I hope so, Arrowhead. The cracks in the pasture are huge. Our whole little town sits on a mound of blackland and right now it’s like concrete. The lake in front of our place is really low. In fact there’s a dozer out there working the dried area and making it deeper. I hope it fills up this weekend.
Oops, I listed rosemary twice. I meant to say parsley. I’ve got 4 parsley plants potted up out back.
Maybe this weekend, however.
Here is hoping those rains are long and steady ground soakers and not deluges with lots of run off.
Mark for later! Gotta pick tomatoes while it’s still cool.
I personally think your idea of bringing the herbs inside is great! I’ve done it with parsley and thyme. I use the t.v. tray stands (the ones you would normally use to set up by a chair to eat in front of the television or for a sick person). I have them by any window with Southern exposure... I am not a type to be overly concerned that a room is out of order so it doesn’t bother me. Fresh herbs make everything taste so much better!
It’s been raining here since about 7:30. Sure is looking good for a change. I forgot to clean the gutters and one is running over. Looks like almost .5” already.
since the time for planting and growing conventional garden crops is winding down, I have a video that illustrates the rearing of a rather unconventional crop:
Try them in something like zucchini bread, or a bundt cake. She won’t be able to taste them, but she’ll be impressed with how high the bread rises.
With the cost of bread, I might try baking a couple loafs this weekend and use duck eggs.
So far we have had a steady rain this morning. I thought it was .5”, but it is just over .25” now. I’ve got to clean out one gutter before it starts again.
The audio of your You Tube was both funny and disgusting. The video was just a bunch of green streaks! But, thanks anyway. ;^)
You use eggs in your bread? I think that yeast raised bread is tricky, unless you have a sure fire recipe. I’d try them in a “quick” (raised with Baking Powder or soda and eggs) bread first.
LOL-I wonder if they also have jelly roll and cream-puff seeds?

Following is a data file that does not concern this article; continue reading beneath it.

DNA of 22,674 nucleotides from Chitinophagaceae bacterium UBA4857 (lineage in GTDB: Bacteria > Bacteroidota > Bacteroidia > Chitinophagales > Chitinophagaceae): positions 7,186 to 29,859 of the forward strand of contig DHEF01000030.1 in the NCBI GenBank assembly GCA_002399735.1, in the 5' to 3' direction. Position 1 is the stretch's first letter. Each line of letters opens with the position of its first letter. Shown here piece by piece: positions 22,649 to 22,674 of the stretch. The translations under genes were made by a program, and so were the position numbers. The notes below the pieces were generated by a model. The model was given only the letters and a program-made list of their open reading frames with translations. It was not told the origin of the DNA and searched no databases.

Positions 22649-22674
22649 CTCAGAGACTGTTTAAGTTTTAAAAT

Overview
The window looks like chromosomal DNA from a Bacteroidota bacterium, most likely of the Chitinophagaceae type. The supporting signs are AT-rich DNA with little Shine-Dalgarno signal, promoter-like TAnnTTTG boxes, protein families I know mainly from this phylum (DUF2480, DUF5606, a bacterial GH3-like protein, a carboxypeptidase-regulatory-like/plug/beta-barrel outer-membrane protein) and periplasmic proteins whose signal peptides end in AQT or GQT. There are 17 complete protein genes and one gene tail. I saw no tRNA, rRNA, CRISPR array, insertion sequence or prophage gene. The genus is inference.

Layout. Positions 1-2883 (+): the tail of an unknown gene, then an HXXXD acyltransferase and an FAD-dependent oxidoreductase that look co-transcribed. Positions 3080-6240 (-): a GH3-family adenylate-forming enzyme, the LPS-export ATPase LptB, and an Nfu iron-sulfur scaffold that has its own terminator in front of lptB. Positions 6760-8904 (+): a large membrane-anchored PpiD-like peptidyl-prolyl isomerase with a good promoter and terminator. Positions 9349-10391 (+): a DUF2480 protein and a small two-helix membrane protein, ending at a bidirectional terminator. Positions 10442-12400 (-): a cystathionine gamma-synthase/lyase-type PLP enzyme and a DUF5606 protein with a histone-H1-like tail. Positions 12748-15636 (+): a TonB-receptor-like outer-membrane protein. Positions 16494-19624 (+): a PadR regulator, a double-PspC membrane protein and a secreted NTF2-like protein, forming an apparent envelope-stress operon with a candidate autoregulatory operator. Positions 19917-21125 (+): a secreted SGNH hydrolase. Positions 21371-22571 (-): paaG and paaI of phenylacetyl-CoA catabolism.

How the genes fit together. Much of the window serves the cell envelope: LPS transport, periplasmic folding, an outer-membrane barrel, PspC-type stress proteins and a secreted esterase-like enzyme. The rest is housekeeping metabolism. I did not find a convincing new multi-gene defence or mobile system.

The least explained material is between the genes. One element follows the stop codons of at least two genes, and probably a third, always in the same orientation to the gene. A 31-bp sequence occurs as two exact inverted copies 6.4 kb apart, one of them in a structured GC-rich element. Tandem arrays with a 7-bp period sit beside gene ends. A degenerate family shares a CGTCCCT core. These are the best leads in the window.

I thought the video was a hoot! When he grabbed the cleaver and called it his “pocket knife”... I LOL! Thanks for making me laugh!!
In South Florida, The Growing Season is just beginning. It is taking DAYS to clear the weeds out of my planting beds to start my Napa, Bok Choy, Arugula, Green Beans, and fresh new Herbs.
However, the banana trees, Mango Trees, and Avocado Trees have been flourishing all summer and are taller than me now. I expect some magnificent tropical fruits in the spring!
I have several new trees I have planted from seeds and they are over a foot tall now. Fig, papaya, grapes, kiwi, and more mango and avocado (From the seed in the middle of the fruit).
I have a compost pile too but it is getting very big.
Ah well, some of the tribes built mounds that are HUGE, but mine is famous for having 27 words for SNOW. LOL
Last week was cold and rainy, so I pulled all the tender ornamentals from the shade garden. Calidium and elephant ear bulbs are drying in the sun room.
Been finding a bunch of praying mantis and their nests in the backyard. If those things grew six more inches, I'd be very afraid. Found a youtube video of one eating a snake alive! Yikes!
Benderville had a unusual 3+ inches of rain from Sunday to Thursday morning and the deer hunters and river fishermen are probably calling in sick this morning and heading east. Still getting Diva Cucumbers and the pumpkin vines are still healthy. I pulled the last of the cornstalks yesterday and will pull the rest of the Marigolds to shred after we get back from Costco. We have fog right now but it should burn off by noon. The Dahlias took a beating from the rain but we will prune them and we will get more flowers before they are completely gone...
I think my gardening is over for the year. It snowed yesterday and got down to 28F last night. It will be colder tonight and more snow today and Saturday.